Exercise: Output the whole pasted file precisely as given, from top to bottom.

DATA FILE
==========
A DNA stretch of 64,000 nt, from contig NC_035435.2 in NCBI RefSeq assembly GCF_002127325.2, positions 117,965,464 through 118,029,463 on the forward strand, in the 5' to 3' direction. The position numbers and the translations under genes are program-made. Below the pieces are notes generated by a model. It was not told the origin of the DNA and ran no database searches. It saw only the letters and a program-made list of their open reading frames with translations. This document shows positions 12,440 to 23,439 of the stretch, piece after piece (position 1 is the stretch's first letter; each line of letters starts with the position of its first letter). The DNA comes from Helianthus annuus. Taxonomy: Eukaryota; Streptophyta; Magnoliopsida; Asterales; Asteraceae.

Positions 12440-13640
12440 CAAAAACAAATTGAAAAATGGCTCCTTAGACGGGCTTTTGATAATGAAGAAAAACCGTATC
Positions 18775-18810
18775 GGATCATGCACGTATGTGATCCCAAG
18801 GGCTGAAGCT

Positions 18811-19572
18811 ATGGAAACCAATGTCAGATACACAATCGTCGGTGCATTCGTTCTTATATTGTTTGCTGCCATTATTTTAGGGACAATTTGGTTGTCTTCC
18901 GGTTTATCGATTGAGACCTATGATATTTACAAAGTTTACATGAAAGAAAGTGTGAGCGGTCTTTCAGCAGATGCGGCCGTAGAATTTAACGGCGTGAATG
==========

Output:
A DNA stretch of 64,000 nt, from contig NC_035435.2 in NCBI RefSeq assembly GCF_002127325.2, positions 117,965,464 through 118,029,463 on the forward strand, in the 5' to 3' direction. The position numbers and the translations under genes are program-made. Below the pieces are notes generated by a model. It was not told the origin of the DNA and ran no database searches. It saw only the letters and a program-made list of their open reading frames with translations. This document shows positions 12,440 to 23,439 of the stretch, piece after piece (position 1 is the stretch's first letter; each line of letters starts with the position of its first letter). The DNA comes from Helianthus annuus. Taxonomy: Eukaryota; Streptophyta; Magnoliopsida; Asterales; Asteraceae.

Positions 12440-13640
12440 CAAAAACAAATTGAAAAATGGCTCCTTAGACGGGCTTTTGATAATGAAGAAAAACCGTATC
Positions 18775-18810
18775 GGATCATGCACGTATGTGATCCCAAG
18801 GGCTGAAGCT

Positions 18811-19572
18811 ATGGAAACCAATGTCAGATACACAATCGTCGGTGCATTCGTTCTTATATTGTTTGCTGCCATTATTTTAGGGACAATTTGGTTGTCTTCC
18901 GGTTTATCGATTGAGACCTATGATATTTACAAAGTTTACATGAAAGAAAGTGTGAGCGGTCTTTCAGCAGATGCGGCCGTAGAATTTAACGGCGTGAATG